Freight services flourished with large movements of coal, oil, scrap metal and a vast amount of merchandise traffic in vans and open vehicles.
The station entered the diesel age with a refuelling and service depot and this is the period we choose to model (1950’s and 1960’s) when steam locos in their twilight rubbed shoulders with the new diesels in resplendent green.
It lay derelict for many years after being taken out of service as a passenger station. As a grade two listed building it had to be preserved, but British Rail did not have sufficient funds for such an operation. A buyer was looked for. Eventually it was sold to Leicestershire County Council for £1 plus VAT. It serves as an information point for the Battlefield and a southern terminus building for the railway.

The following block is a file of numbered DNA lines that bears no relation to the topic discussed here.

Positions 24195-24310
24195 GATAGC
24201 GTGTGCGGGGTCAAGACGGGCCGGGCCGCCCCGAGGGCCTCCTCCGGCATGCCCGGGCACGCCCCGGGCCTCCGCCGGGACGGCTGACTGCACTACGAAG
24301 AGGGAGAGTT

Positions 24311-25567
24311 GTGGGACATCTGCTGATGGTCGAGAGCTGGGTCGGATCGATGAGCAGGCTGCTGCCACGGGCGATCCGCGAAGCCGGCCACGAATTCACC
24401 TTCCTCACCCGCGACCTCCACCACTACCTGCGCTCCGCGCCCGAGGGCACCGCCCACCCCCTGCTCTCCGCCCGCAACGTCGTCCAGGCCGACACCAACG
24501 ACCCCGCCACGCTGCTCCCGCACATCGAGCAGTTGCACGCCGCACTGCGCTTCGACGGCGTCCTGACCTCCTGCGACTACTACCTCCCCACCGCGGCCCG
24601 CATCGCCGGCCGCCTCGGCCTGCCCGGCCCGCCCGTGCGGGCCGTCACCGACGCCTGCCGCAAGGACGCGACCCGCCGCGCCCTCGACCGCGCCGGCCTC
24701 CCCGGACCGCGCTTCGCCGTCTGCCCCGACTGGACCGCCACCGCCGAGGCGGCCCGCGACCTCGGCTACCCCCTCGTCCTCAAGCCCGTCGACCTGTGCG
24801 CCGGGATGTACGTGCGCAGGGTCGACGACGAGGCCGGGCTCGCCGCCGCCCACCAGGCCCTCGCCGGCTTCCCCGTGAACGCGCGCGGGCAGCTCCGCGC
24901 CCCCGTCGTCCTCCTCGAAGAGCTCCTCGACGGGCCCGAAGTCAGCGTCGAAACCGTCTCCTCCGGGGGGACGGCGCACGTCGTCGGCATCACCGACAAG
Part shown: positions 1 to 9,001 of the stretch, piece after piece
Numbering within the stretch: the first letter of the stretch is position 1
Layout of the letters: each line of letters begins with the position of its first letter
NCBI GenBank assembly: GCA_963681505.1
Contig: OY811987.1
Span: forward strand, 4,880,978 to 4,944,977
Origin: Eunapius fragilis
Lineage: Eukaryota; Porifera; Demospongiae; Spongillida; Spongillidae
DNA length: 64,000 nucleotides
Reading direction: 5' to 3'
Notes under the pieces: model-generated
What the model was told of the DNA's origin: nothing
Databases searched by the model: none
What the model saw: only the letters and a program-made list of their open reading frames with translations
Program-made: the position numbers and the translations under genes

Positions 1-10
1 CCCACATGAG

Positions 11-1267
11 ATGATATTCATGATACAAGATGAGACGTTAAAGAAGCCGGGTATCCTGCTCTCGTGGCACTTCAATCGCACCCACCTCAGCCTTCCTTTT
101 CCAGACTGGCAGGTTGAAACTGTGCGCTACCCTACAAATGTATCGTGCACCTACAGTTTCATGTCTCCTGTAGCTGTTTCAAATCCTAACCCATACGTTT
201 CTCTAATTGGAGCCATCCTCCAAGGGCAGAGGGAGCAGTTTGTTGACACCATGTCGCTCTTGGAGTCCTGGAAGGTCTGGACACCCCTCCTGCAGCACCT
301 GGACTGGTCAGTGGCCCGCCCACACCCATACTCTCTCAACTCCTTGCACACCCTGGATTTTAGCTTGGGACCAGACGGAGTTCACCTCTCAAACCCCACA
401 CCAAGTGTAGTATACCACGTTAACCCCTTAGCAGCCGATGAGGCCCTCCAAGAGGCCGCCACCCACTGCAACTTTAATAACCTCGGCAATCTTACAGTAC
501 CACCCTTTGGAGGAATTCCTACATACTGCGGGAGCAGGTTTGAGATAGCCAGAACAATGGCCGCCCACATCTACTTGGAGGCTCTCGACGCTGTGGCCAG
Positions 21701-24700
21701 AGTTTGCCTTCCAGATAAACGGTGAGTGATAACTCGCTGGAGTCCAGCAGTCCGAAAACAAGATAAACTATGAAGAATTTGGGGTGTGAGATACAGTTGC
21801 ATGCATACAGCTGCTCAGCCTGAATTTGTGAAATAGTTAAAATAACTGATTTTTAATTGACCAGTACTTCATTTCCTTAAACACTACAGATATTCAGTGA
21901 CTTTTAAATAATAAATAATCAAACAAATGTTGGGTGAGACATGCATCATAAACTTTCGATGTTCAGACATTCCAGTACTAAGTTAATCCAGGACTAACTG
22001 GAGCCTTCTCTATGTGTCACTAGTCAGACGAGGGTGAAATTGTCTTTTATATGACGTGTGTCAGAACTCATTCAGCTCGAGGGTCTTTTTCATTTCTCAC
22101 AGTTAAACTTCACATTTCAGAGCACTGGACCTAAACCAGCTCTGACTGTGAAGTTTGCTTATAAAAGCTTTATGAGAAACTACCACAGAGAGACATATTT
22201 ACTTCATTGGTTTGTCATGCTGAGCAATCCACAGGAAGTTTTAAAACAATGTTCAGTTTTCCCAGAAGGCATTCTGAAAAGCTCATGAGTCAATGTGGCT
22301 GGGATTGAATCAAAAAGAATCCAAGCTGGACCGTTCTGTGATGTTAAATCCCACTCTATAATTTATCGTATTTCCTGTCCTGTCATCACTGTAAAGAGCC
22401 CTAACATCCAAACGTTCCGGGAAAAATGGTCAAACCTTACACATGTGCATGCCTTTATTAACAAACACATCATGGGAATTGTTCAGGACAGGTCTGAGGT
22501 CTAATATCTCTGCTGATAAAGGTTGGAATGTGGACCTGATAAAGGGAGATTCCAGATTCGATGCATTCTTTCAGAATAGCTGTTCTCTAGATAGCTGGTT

The battle of is one of the most important battles in English history. It led to the War of the Roses, and planted the Tudor house on the throne of England. Henry Tudor, (Henry VII), earl of Richmond and a Lancastrian, defeated King Richard III, a Yorkist, at the battle of Bosworth Field on 22 August 1485.
The train service was, of course, cancelled for the duration of the battle! (Pathetic joke)